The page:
Of course, you actually refer to Luther as a "nominalist Catholic," which makes me think you might be referring instead to the old nominalist/realist controversy. Most scholars consider Luther a nominalist or at least a conceptualist with respect to the nature of universals, and generally speaking, the Roman Catholic Church has tended to favor realism while Protestants have had stronger nominalist tendencies. While I can understand why someone might call Luther a "nominalist Protestant" (although I don't know what his nominalism would have to do with his view of the Book of James), I'm really clueless as to why you would call him a "nominalist Catholic," and I think it is fair of me to ask for clarification. Please help me to understand what you mean or have in mind by calling Luther a "nominalist Catholic"?


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Tom said:
xyz

I have a question for you.
What do you believe Calvinism is?
Why do you want to know? Do explain what Calvinism has to do with this thread, because it appears to have no relevance to me.

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BradJHammond said:
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xyz said:
I can understand why that dreadful nominalist Catholic Luther didn't like him [James]

Please help me to understand what you mean
'Dreadful' because as antichrist as the pope he abhorred; 'nominalist' because he believed in intellectual, not real faith; 'Catholic' because he did nothing, in practice, but remove the sacrificial aspect of the Mass, and made no real advance on medieval religion, in James' terms. As subsequent history shows.

xyz #39686 Thu Jun 05, 2008 5:26 PM
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xyz

I am referring to the following comment you made.
Quote
I don't know what Calvinism has to do with this. Any suggestion that a mere man can or should take the place of the Holy Spirit acting through all mature male saints seems to me like indescribable, if common, heresy.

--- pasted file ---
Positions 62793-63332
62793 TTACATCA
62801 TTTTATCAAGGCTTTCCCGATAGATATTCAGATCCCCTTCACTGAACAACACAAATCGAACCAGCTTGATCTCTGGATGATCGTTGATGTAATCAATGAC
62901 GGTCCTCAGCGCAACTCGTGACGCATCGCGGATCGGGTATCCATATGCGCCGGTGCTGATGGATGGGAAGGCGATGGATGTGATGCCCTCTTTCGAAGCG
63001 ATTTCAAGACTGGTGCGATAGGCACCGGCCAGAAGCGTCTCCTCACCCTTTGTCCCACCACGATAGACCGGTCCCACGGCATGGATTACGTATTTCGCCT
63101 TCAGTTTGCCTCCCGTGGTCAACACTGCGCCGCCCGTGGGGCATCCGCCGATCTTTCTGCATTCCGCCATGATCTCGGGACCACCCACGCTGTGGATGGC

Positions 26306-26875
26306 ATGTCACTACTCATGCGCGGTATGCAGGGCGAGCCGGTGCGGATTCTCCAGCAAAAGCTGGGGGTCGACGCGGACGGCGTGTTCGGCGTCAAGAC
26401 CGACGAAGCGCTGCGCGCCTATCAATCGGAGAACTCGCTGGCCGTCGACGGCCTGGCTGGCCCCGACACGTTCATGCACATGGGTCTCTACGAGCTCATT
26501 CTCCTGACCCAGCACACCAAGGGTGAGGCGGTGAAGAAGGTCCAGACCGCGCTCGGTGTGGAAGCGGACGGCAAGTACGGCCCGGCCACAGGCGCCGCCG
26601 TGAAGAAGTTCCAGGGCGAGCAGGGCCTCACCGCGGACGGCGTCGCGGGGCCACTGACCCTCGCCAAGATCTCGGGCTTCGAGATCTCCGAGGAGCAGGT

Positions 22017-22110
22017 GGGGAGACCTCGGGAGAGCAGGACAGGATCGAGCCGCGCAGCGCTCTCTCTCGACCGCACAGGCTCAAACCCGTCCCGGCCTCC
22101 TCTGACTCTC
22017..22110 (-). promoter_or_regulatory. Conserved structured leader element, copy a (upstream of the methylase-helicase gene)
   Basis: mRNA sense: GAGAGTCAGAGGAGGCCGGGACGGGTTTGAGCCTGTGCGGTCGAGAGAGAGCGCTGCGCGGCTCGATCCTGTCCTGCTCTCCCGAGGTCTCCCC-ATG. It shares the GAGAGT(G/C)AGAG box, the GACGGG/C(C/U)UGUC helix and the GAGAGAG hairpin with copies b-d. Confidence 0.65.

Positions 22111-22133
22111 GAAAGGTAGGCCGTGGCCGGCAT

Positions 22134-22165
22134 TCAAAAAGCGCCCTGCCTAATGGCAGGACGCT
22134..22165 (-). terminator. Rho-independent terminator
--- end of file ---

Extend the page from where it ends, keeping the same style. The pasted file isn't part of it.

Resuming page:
Perhaps I am misunderstanding you, but it looks like you believe that Calvinists subscribe the notion
Quote
that a mere man can or should take the place of the Holy Spirit...
.
It is entirely possible that I am misunderstanding you; since almost everything you have said in most of your posts leaves me scratching my head. Believe me, I am not the only one on these boards either that has this problem with your posts.

Tom

Tom #39687 Fri Jun 06, 2008 6:49 AM
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Tom said:
xyz

I am referring to the following comment you made.
Quote
I don't know what Calvinism has to do with this. Any suggestion that a mere man can or should take the place of the Holy Spirit acting through all mature male saints seems to me like indescribable, if common, heresy.

Perhaps I am misunderstanding you, but it looks like you believe that Calvinists subscribe the notion
Quote
that a mere man can or should take the place of the Holy Spirit...
.
It is entirely possible that I am misunderstanding you
It's possible. This:

'Any suggestion that a mere man can or should take the place of the Holy Spirit acting through all mature male saints seems to me like indescribable, if common, heresy.'

relates to this:

'2. That the early church was in his [James'] care before Peter (suggesting that he was actually the 1st pope)'

xyz #39688 Fri Jun 06, 2008 1:38 PM
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Ok

john #39689 Tue Jun 10, 2008 12:18 PM
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From my understanding - as limited a biblical scholar as I am - I would agree with "john" and "John C".


M Azingrace

[color:"blue"]...how sweet the sound[/color]